Rock Avalanches on Glaciers: Processes and Implications
Degree GrantorUniversity of Canterbury
Degree NameDoctor of Philosophy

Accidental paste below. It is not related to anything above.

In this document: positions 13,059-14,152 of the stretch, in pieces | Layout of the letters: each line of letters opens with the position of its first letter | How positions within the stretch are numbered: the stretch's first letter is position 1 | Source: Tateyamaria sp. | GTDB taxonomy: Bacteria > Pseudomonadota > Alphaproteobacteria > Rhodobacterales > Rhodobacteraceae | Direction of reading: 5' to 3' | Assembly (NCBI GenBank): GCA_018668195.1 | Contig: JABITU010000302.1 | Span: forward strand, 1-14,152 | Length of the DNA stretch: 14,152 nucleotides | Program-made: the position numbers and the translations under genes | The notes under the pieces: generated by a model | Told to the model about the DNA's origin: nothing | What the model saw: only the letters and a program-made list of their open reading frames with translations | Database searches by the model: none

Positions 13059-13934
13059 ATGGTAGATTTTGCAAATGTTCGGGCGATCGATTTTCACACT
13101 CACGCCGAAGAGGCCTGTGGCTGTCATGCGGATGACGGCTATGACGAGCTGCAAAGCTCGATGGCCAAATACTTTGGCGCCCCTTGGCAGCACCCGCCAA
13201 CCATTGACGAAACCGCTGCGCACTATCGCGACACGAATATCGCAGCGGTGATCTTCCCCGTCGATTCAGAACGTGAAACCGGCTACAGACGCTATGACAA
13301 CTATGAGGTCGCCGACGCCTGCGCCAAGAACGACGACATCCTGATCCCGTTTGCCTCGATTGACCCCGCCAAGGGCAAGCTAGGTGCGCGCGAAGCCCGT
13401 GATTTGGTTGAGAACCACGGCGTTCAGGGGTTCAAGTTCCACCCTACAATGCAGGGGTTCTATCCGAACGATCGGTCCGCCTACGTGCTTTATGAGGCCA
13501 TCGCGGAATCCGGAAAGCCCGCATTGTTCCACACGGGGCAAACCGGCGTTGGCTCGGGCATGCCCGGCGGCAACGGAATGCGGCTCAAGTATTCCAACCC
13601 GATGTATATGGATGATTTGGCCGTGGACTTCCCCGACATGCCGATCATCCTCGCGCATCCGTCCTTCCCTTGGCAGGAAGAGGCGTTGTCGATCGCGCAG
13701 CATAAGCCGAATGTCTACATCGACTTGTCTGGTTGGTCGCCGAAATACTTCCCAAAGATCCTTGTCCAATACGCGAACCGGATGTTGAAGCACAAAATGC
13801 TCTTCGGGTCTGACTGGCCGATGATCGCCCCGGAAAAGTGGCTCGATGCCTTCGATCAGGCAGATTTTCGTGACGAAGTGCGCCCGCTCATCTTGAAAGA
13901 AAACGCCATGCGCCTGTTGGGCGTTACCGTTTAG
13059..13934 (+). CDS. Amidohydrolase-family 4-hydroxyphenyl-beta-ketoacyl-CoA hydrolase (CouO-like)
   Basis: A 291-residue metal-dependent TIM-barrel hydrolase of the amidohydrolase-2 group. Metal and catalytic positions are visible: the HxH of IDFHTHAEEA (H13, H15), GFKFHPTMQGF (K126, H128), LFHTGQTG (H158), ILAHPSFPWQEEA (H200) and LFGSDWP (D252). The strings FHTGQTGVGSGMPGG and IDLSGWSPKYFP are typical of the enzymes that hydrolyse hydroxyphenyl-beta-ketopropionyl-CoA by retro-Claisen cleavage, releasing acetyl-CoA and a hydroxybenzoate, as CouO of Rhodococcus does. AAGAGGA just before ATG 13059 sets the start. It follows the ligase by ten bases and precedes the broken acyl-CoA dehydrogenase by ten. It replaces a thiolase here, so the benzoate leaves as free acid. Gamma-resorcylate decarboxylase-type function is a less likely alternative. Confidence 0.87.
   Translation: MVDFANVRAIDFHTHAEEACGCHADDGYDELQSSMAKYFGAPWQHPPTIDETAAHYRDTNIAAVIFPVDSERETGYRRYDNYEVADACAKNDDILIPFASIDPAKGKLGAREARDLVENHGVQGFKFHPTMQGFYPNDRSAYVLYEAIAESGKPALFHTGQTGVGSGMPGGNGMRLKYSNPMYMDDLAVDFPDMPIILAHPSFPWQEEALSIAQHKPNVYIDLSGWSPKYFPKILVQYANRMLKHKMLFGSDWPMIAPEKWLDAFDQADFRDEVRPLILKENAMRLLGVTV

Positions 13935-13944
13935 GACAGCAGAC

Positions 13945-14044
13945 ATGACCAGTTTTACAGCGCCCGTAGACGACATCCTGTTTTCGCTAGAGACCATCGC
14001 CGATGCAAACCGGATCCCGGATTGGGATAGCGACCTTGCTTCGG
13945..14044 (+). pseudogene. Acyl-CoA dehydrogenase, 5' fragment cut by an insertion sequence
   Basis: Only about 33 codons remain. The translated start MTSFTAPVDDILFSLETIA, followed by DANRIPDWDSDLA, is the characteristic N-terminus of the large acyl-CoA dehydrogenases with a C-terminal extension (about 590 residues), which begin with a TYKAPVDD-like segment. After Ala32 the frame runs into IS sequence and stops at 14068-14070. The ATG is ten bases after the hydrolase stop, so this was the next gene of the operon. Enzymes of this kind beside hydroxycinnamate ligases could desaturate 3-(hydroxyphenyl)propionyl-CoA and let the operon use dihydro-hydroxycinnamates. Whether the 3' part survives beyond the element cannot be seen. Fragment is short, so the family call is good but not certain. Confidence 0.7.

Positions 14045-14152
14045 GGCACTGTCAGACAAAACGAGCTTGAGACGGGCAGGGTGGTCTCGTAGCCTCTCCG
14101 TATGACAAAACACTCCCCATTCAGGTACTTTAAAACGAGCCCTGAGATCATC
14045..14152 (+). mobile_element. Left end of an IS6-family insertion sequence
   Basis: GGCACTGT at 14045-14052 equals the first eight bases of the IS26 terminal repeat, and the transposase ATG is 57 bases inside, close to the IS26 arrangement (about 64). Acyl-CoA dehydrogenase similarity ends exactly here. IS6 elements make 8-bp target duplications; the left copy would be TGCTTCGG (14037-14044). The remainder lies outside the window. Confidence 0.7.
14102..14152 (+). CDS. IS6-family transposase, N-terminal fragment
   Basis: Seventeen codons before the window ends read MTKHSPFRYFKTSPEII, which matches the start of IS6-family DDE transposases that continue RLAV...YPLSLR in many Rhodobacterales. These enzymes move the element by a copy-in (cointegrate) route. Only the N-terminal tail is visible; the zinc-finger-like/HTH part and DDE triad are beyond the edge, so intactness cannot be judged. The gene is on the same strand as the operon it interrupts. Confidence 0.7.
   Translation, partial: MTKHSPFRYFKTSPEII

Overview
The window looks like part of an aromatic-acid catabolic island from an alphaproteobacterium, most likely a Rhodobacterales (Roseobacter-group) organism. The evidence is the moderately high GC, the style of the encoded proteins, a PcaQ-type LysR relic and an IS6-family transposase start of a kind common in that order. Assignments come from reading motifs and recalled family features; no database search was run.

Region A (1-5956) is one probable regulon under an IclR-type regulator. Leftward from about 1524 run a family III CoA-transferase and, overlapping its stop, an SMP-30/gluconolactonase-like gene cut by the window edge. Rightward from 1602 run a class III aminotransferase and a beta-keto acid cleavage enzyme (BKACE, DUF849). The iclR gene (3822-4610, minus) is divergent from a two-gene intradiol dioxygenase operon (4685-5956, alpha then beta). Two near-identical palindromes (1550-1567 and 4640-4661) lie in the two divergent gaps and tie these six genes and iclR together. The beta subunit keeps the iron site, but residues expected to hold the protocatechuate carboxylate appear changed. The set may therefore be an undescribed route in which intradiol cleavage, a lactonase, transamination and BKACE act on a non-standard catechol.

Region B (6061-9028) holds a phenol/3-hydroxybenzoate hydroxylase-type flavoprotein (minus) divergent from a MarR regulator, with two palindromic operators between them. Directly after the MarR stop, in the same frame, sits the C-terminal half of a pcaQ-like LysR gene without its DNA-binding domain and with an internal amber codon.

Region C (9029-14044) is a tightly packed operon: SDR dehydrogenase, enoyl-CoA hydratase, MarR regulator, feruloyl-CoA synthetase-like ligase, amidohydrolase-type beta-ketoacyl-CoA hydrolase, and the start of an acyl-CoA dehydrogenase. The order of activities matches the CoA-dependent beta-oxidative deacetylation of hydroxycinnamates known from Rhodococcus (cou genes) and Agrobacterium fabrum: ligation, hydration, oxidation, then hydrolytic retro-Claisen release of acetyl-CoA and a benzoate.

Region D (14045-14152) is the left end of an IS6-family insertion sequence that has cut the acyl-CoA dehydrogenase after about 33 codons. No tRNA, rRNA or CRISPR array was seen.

This thesis examines the role of rock avalanches in tectonically active terrains including the effects of the deposits on glacier behaviour and their contribution to moraine formation. The chronologies of mountain glacier fluctuations, based on moraine ages, are widely used to infer regional climate change and are often correlated globally. In actively uplifting mountain ranges rock avalanches that travel onto the ablation zone of a glacier can reduce ice-surface melting by insulating the ice. This can cause buried ice to thicken due to slower ablation and can signiﬁcantly alter the overall glacier mass balance. This glacier response to supraglacial rock avalanche deposits can confound apparent climatic signals extracted from moraine chronologies. This thesis investigates the processes through which rock avalanche deposits may affect glaciers and develops a new technique to identify the presence of rock avalanche debris in glacial moraines. From laboratory experiments on the effects of debris on ice ablation it is demonstrated that the rate of underlying ice ablation is controlled by diurnal cyclicity and is amplified at high altitude and in lower latitudes. The relatively low permeability of rock avalanche sediment in comparison with non-rock avalanche supraglacial debris cover contributes to the suppression of ablation, at least partly because it greatly reduces the advection of heat from rain water to the underlying ice. The laboratory findings are supplemented by field investigations of two recent rock avalanche deposits on glaciers in the Southern Alps of New Zealand. This work demonstrates that the rock avalanche deposits are very thick (10 m at Aoraki/Mt. Cook and 7m at Mt. Beatrice) and almost stopped the ablation of the overlying ice. This resulted in the formation of an ice-platform more than 30 m high. This led to a reduction of the existing negative mass balance of the affected Tasman and Hooker Glaciers. There was little noticeable alteration of the overall glacial regime due to the small scale of the debris covered area (4 and 1% of the ablation zones for the Tasman and Hooker Glaciers, respectively) but there is a significant contribution to supraglacial debris, which is passively transported toward the terminus. A conceptual model of the response of mountain valley glaciers to emplacement of extensive rock avalanche debris on the ablation zone has been proposed for the effect of this type of debris on terminal moraine formation based on enhanced ‘dumping’ of supraglacial sediments. A new technique has been developed to distinguish rock-avalanche-derived sediment from sediment of glacial origin, based on the sedimentary characteristics of the finest fraction. Examination of rock avalanche sediment under the Scanning Electron Microscope showed that finer particles tend to form strong clumps, which comprise many smaller (down to nanometre-scale) clasts, named here ‘agglomerates’. These agglomerates are present in the ﬁne fraction of all examined rock avalanche deposits and absent in known non-rock-avalanche-derived glacial sediments. The agglomerates are characteristics of sediment produced under the high-stress conditions of rock avalanche emplacement and contrast with lower-stress process sub- and en-glacial environments. It is demonstrated that these agglomerates are present in some moraines in the Southern Alps of New Zealand that have been attributed to climate fluctuation. Consequently, this technique has the potential to resolve long-standing arguments about the role of rock avalanches in moraine formation, and to enhance the use of moraines in palaeoclimatological studies.